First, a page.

All of these traits which the manifesto described as “female” are the core traits which make someone successful at engineering. Anyone can learn how to write code; hell, by the time someone reaches L7 or so, it’s expected that they have an essentially complete mastery of technique. The truly hard parts about this job are knowing which code to write, building the clear plan of what has to be done in order to achieve which goal, and building the consensus required to make that happen.

All of which is why the conclusions of this manifesto are precisely backwards. It’s true that women are socialized to be better at paying attention to people’s emotional needs and so on — this is something that makes them better engineers, not worse ones.

Do Make Say Think

+ A list of Diversity in Tech Conferences you could go to

Notes From A Queer Engineer is a recurring column with an expected periodicity of 14 days. The subject matter may not be explicitly queer, but the industrial engineer writing it sure is. This is a peek at the notes she’s been doodling in the margins.

Before you go! Autostraddle runs on the reader support of our AF+ Members. If this article meant something to you today — if it informed you or made you smile or feel seen, will you consider joining AF and supporting the people who make this queer media site possible?

Join AF+!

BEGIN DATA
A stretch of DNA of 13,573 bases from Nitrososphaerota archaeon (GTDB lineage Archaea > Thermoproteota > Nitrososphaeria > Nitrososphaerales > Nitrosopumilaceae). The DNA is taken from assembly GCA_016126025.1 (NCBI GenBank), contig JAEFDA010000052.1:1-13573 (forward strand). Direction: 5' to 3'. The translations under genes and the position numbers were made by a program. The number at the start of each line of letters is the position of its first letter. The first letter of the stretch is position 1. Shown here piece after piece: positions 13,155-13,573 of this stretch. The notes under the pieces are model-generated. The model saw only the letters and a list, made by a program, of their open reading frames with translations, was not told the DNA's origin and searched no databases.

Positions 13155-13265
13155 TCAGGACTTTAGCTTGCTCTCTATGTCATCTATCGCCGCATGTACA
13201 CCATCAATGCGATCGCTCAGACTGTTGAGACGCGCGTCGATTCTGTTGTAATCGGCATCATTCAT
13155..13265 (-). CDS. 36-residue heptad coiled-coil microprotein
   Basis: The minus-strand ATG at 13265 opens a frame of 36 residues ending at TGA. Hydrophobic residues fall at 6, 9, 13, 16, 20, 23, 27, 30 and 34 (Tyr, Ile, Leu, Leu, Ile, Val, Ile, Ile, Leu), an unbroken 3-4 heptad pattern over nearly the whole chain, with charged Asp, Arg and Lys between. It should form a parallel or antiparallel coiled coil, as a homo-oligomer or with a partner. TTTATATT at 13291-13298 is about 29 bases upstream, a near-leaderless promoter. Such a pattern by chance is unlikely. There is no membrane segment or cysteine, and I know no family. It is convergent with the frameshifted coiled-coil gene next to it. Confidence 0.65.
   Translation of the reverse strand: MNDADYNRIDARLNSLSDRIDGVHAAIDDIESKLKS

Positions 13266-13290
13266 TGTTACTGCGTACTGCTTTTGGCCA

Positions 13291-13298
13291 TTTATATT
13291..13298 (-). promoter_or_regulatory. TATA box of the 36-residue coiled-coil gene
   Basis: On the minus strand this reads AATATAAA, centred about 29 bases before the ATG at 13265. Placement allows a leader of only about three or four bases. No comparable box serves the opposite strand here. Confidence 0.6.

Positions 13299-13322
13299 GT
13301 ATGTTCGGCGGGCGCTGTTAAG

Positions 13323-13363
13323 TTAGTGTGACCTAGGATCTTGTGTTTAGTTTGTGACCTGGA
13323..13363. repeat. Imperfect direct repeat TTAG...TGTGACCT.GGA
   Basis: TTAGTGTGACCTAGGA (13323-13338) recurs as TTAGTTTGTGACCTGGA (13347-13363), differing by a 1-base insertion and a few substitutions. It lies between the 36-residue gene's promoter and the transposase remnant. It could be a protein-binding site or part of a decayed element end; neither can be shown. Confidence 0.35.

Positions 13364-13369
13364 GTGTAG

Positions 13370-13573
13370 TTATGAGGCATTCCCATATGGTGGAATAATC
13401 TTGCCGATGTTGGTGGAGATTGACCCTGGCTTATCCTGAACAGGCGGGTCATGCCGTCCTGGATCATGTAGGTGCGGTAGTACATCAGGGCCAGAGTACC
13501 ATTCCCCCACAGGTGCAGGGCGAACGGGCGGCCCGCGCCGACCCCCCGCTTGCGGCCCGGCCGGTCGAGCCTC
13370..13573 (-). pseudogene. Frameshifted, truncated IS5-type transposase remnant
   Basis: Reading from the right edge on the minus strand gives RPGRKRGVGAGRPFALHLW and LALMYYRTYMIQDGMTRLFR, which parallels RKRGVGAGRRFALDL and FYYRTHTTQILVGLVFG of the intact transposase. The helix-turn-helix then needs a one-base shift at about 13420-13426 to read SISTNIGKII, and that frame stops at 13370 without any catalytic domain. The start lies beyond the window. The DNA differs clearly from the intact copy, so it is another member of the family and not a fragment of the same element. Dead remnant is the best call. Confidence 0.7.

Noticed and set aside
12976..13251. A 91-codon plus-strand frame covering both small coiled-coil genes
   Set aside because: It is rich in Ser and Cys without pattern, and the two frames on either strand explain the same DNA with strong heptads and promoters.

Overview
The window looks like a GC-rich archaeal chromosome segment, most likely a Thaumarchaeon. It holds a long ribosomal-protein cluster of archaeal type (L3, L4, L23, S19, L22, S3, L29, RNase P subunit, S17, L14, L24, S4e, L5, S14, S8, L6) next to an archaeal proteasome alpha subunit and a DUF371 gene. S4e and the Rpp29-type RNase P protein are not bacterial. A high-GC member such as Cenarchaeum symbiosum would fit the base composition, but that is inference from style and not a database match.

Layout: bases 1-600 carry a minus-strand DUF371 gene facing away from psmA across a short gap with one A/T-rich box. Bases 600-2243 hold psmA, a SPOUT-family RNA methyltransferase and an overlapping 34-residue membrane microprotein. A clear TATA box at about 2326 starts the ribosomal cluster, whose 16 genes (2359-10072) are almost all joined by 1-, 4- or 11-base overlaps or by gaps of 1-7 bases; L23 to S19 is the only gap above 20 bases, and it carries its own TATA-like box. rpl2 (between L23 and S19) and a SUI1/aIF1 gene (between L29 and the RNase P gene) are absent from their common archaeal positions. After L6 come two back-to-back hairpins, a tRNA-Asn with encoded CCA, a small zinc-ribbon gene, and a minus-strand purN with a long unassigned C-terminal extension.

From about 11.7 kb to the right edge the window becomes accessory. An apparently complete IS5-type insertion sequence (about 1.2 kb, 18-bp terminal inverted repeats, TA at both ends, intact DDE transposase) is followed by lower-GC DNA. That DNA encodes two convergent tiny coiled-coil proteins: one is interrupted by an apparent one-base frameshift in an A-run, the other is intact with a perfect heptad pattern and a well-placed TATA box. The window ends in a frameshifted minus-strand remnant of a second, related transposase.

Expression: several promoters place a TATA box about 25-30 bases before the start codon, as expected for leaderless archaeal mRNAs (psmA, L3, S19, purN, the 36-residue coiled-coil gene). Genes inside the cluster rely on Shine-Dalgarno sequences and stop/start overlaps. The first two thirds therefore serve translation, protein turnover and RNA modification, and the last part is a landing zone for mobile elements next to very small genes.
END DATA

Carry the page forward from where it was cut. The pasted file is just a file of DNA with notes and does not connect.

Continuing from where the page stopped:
Laura Mandanas

Laura Mandanas is a Filipina American living in Boston. By day, she works as an industrial engineer. By night, she is beautiful and terrible as the morn, treacherous as the seas, stronger than the foundations of the Earth. All shall love her and despair. Follow her: @LauraMWrites.

Laura has written 210 articles for us.


  1. I honestly thought “Messed Up Middle-Earth” was the new code word for Game of Thrones.

  2. Messed up Middle Earth map has always drove me nuts too, it just made no sense at all. However one time I found that it made perfectly good sense but that was only after imbibing in copious amounts of the Halflings Sweet Leaf… In fact a lot of things made sense during that time of my life, I think I was a bit too mellow to care. and maybe a bit Paranoid.

    Laura, congratulations.

  3. ARGH! That Middle Earth article drove me nuts. My favorite book is “The Silmarillion”, and in it they explain that the shape of the world has nothing to do with tectonic stresses or anything else like that. Read the books, Alex Acks.

    • I’m a big LOTR fan (never got through the Silm, tho), so I don’t see a point in reading the article after seeing your comment. Like, there are dragons and talking eagles and magical jewelry in these books, and your biggest problem is geography? Suspend your disbelief, bruh.

  4. I looked at the map of middle earth, noticed that the mountains form an IC and thought “so Ilene Chaiken runs Mordor? Hmmm”
    Congrats on your promotion! You should ask for a raise in a couple of months…

  5. That culture fit article and pieces like it should be required reading for anyone whose job even remotely touches HR/management. So many good points!

  6. Congratulations on both asking for the promotion and getting it!! The NASA article is really poignant

  7. I love this series because it’s wonderful, but also because I think sending people links to articles is one of my love languages? and now my engineer girlfriend’s inbox is chock full of dope articles so thank you thank you <3